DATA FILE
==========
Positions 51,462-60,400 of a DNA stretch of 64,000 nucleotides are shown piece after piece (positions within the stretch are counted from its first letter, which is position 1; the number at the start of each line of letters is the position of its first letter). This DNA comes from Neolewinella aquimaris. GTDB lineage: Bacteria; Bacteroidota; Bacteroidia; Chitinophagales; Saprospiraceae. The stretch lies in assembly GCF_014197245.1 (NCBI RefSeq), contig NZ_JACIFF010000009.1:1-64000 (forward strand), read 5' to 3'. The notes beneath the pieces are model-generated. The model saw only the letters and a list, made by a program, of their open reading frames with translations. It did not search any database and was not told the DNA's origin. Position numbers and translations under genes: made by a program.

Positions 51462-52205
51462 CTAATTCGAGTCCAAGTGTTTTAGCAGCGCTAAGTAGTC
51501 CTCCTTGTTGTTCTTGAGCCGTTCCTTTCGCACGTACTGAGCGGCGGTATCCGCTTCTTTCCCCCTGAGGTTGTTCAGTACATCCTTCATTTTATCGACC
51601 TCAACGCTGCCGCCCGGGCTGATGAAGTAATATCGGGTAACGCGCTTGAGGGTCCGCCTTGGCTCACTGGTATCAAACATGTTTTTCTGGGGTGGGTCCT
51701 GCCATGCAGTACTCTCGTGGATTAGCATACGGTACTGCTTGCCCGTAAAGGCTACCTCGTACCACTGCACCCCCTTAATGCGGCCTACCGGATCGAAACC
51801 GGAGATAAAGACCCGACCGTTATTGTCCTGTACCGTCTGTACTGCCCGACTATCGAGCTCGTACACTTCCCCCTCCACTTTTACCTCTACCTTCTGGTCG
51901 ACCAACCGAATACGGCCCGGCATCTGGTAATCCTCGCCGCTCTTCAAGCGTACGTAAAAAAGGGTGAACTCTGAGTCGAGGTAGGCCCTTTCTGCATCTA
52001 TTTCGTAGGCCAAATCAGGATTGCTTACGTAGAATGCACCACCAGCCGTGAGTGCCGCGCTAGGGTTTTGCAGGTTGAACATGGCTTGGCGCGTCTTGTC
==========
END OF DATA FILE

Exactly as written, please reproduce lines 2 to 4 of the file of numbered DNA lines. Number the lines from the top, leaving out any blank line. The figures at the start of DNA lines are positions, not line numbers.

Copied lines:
Positions 51462-52205
51462 CTAATTCGAGTCCAAGTGTTTTAGCAGCGCTAAGTAGTC
51501 CTCCTTGTTGTTCTTGAGCCGTTCCTTTCGCACGTACTGAGCGGCGGTATCCGCTTCTTTCCCCCTGAGGTTGTTCAGTACATCCTTCATTTTATCGACC